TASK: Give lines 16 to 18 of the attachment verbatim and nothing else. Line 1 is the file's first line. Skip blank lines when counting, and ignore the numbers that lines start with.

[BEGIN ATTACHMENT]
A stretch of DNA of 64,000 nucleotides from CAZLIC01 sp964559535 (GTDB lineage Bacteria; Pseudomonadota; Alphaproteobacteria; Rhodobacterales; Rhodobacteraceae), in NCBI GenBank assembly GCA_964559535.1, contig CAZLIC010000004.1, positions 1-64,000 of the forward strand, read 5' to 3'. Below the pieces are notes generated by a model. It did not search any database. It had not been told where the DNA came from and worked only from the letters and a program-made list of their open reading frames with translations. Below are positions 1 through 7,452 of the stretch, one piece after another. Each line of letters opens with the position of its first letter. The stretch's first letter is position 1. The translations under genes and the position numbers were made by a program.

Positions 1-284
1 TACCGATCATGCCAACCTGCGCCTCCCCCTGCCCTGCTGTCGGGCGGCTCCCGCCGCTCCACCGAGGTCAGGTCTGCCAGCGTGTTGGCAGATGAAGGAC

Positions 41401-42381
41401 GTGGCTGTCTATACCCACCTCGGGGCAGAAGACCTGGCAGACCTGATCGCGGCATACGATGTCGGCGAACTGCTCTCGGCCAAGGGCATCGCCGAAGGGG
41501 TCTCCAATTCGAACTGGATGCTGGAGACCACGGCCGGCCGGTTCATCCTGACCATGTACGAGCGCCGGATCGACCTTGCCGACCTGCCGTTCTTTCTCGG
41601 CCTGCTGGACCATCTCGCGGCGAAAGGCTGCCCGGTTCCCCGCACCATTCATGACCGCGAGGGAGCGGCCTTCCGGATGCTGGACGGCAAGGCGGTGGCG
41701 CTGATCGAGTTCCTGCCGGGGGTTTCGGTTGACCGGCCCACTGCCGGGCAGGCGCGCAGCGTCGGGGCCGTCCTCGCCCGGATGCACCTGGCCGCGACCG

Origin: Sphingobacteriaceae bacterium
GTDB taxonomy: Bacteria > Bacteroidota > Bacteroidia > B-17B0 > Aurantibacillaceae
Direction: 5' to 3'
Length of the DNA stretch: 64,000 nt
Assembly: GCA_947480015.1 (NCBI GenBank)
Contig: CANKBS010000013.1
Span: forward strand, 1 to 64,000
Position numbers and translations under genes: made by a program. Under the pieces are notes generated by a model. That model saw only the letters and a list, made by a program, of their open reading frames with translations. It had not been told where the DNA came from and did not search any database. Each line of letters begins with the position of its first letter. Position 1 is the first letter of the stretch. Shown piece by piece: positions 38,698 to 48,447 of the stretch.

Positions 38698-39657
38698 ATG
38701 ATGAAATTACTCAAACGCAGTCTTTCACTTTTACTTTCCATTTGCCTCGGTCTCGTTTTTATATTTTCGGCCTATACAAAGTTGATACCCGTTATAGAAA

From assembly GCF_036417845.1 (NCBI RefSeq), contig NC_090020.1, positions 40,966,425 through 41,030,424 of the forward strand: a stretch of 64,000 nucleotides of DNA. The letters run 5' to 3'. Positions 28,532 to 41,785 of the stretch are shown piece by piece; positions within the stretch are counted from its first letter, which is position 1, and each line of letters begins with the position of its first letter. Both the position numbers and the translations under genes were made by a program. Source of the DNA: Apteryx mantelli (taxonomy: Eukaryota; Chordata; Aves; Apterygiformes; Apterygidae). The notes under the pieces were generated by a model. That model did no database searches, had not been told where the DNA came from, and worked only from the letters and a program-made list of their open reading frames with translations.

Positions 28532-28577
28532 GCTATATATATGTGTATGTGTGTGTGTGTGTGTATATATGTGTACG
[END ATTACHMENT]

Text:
Position numbers and translations under genes: made by a program. Under the pieces are notes generated by a model. That model saw only the letters and a list, made by a program, of their open reading frames with translations. It had not been told where the DNA came from and did not search any database. Each line of letters begins with the position of its first letter. Position 1 is the first letter of the stretch. Shown piece by piece: positions 38,698 to 48,447 of the stretch.

Positions 38698-39657
38698 ATG